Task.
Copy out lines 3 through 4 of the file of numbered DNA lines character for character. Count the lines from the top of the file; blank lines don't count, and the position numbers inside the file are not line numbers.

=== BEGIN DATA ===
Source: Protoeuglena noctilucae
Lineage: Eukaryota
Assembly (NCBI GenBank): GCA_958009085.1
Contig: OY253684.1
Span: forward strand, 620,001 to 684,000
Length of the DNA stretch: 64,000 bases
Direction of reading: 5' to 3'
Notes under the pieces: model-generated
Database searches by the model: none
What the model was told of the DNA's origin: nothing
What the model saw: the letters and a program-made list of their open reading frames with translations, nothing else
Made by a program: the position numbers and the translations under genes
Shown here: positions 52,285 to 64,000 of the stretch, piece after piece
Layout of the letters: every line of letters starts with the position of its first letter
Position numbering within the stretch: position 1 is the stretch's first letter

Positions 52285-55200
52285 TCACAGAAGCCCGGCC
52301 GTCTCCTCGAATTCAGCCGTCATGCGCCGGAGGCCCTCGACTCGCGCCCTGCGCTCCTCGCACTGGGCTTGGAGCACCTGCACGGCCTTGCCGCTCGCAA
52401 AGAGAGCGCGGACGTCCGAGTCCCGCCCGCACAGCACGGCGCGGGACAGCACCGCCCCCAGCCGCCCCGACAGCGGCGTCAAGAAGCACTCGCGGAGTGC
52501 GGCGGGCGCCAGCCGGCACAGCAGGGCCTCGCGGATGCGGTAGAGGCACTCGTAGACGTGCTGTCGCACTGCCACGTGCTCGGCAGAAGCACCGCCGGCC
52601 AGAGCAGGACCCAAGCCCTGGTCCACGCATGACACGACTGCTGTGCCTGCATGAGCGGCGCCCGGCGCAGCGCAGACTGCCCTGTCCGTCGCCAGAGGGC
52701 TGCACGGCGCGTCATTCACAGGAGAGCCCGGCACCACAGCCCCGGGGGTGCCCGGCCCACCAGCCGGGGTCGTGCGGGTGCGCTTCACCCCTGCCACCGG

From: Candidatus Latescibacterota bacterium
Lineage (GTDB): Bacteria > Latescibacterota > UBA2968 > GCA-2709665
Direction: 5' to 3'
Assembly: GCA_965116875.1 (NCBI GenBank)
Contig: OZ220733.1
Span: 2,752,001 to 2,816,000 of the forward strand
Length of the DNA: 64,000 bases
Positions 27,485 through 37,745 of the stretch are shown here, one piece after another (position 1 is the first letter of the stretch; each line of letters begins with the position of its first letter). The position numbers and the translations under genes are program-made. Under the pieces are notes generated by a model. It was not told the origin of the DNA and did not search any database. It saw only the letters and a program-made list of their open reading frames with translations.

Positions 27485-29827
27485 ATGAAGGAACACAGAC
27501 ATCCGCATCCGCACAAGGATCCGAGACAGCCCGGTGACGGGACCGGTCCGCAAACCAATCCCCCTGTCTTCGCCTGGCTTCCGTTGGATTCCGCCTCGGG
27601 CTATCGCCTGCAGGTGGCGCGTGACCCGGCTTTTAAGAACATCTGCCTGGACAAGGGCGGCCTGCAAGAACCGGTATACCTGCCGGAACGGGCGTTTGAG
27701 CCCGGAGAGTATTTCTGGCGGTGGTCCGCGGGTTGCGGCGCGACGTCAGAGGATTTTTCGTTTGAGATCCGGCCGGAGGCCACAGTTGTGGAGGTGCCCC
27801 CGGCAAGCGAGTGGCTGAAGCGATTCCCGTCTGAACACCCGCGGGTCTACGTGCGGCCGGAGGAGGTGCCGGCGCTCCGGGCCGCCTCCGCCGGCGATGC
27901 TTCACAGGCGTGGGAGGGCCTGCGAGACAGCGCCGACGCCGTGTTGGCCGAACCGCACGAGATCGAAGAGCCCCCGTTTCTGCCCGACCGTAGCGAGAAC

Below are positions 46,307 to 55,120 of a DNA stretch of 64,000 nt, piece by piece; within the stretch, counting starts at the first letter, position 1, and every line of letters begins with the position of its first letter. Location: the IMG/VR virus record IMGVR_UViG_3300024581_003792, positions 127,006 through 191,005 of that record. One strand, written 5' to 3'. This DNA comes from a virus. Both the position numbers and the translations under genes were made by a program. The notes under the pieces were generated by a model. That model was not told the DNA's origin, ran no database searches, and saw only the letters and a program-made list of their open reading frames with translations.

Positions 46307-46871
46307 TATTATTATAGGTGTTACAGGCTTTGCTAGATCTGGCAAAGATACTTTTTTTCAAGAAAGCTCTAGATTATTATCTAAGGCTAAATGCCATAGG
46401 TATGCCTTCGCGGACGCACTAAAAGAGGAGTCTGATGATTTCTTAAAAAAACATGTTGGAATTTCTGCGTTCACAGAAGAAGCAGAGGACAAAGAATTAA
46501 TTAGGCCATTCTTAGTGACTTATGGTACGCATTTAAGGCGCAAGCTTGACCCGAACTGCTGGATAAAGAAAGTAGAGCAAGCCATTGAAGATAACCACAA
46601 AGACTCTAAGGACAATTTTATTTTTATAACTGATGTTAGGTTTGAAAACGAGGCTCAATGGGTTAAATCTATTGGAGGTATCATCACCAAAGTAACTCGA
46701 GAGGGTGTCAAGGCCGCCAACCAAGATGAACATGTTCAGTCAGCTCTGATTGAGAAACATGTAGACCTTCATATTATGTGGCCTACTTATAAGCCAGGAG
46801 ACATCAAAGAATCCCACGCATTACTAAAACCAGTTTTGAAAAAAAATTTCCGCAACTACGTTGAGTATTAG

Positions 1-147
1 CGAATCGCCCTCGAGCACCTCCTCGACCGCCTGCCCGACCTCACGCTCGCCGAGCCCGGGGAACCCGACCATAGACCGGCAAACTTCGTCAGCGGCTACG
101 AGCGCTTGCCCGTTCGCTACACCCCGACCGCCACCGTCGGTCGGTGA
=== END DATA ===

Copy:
Assembly (NCBI GenBank): GCA_958009085.1
Contig: OY253684.1